Between 1843 and 1878 the east part of Sunton farm apparently became a new farm, Herridge, worked from a farmstead at the north edge of the Heath. (fn. 251) Racehorses were trained on Herridge farm, 380 a., in the earlier 20th century. (fn. 252) In 1995, then c. 200 a., the farm was associated with stables in Everleigh and still used for training racehorses. (fn. 253) In 1910 Sunton, 334 a., and Corderoy's, 107 a., were separate farms held by a single tenant. (fn. 254) In 1973 Sunton farm was divided among other farms. (fn. 255) West farm, 622 a. in 1910, (fn. 256) was greatly reduced after 1937 when much of Snail down was taken for military training. (fn. 257) The farmstead in the village was given up, Oldlands piggery at the north-east edge of Snail down was built, and in 1995 the land was used as an arable and pig farm. (fn. 258)
In 1544 Collingbourne wood east of the Heath, c. 300 a., was managed by the lessee of the demesne of Collingbourne Kingston manor as woodward and stood divided into 14 coppices. (fn. 259) About 1600 c. 237 a. of woodland stood in 13 coppices and there were deer and a lodge, (fn. 260) and in the 18th century c. 407 a. stood in 14 coppices. (fn. 261) Collingbourne wood and Coldridge wood south-east of it measured 860 a. in 1843. (fn. 262) They belonged to the Forestry Commission from 1935, and from 1937 were replanted, mainly with beech trees. In 1994 there was a herd of roe deer, and the woodland was used for commercial forestry and leisure activities such as riding and pheasant shooting. (fn. 263)
A weaver lived at Sunton in 1751. (fn. 266)
For the period 1522-1819 some records of the Collingbourne Kingston manor court survive. The court was attended by the lord of the manor's tenants at Aughton, Brunton, and Sunton in addition to those at Collingbourne Kingston; freeholders at Chute also attended it until the mid 17th century. Records of a few meetings of a separate court for the Sunton tenants survive for the period 1559-1819. In the 16th century the Collingbourne Kingston and Sunton courts were both held twice a year, more often when copyhold business required it. Common husbandry at Sunton was regulated in 1577 and at Collingbourne Kingston in 1579, buildings in need of repair were noted, and the death of customary tenants was recorded. In 1578 it was presented that fruit trees were illegally grubbed up at Collingbourne Kingston, and in 1579 a Collingbourne Kingston tenant was presented for coursing illegally. From the 17th century the business of each court was concerned chiefly with copyholds and common husbandry, and in the 18th century each was apparently held once a year. A single set of presentments was normally made at Collingbourne Kingston court for the whole manor, but in 1727 separate presentments were made there for Brunton and Sunton. (fn. 267)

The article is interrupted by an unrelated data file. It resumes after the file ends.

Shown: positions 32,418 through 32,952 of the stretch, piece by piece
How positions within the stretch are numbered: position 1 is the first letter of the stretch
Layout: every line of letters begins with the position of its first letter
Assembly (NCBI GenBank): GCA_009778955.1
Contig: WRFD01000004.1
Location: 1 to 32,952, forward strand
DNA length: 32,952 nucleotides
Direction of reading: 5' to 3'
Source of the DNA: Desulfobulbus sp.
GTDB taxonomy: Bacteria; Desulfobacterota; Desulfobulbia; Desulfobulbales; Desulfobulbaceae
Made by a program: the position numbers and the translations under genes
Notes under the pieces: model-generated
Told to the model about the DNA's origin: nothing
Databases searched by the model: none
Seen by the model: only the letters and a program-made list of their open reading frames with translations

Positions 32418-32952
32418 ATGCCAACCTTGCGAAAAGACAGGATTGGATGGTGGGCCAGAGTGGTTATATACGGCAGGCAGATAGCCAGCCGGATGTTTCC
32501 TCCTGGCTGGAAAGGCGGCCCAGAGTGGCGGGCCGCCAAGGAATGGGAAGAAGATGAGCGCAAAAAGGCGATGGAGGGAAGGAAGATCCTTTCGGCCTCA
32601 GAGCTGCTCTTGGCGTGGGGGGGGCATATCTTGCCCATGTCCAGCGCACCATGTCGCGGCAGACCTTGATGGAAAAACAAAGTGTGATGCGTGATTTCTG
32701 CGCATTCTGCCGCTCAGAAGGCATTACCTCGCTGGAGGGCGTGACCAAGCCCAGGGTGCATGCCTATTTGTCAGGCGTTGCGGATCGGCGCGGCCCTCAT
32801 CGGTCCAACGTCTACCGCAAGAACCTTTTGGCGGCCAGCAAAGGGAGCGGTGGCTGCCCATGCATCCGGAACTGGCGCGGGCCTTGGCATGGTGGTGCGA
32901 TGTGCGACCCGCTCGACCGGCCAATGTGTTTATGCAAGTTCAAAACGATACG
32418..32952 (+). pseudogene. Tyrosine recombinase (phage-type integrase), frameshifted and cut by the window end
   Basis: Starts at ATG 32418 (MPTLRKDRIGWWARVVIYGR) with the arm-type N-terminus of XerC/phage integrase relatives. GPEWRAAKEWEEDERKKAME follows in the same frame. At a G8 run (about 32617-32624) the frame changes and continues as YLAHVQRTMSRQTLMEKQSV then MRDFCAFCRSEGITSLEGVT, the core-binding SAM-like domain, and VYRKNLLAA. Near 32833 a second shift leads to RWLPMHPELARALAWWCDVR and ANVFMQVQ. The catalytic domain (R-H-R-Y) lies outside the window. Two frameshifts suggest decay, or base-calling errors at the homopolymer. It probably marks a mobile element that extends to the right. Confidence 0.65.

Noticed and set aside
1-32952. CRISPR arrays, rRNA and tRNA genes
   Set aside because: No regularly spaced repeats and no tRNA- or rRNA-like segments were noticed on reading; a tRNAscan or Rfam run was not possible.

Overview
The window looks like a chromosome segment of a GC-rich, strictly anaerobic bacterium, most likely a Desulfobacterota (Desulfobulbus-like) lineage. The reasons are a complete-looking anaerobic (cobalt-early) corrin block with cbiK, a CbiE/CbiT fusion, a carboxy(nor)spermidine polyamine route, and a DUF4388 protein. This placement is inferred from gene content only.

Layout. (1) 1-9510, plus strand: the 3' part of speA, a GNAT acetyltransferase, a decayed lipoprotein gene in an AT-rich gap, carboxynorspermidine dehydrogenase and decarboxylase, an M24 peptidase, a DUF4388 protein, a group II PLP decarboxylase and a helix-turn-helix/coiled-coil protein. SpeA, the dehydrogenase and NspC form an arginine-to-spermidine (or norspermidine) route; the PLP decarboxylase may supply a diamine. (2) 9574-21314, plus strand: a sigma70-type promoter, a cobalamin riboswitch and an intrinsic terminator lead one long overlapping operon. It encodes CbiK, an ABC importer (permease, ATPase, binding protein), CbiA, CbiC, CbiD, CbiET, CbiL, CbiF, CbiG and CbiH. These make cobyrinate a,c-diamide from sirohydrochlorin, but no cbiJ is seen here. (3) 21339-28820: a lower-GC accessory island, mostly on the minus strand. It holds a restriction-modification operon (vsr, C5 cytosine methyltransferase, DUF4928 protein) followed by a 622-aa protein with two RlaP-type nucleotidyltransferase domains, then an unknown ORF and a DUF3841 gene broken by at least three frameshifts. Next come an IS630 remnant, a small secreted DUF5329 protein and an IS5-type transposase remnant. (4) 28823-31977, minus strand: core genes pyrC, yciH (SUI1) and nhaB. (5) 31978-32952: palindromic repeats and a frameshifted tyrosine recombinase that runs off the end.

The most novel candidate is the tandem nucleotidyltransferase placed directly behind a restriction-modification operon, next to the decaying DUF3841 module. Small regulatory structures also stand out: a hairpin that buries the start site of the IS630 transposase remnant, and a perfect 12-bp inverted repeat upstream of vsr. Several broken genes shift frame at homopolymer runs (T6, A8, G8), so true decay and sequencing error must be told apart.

In 1775-6 £353 was spent on the poor, in the three years ending at Easter 1785 an average of £450. In 1802-3, when the poor rate was above the average for Kinwardstone hundred, £650 was spent on regular outdoor relief for 42 adults and 60 children and occasional relief for 30 people, in all nearly a fifth of the inhabitants. (fn. 268) A few paupers were housed in the vicarage house in 1812. (fn. 269) Relief was apparently more generous in 1812-13, when £1,747 was spent and 94 were relieved regularly and 12 occasionally, than in 1814-15, when £801 was spent and 71 were relieved regularly and 14 occasionally. (fn. 270) Only £422 was spent in 1816, but the cost of relief again increased, and £1,411 was spent in 1832. (fn. 271) The parish was included in Pewsey poor-law union in 1835 (fn. 272) and in Kennet district in 1974. (fn. 273)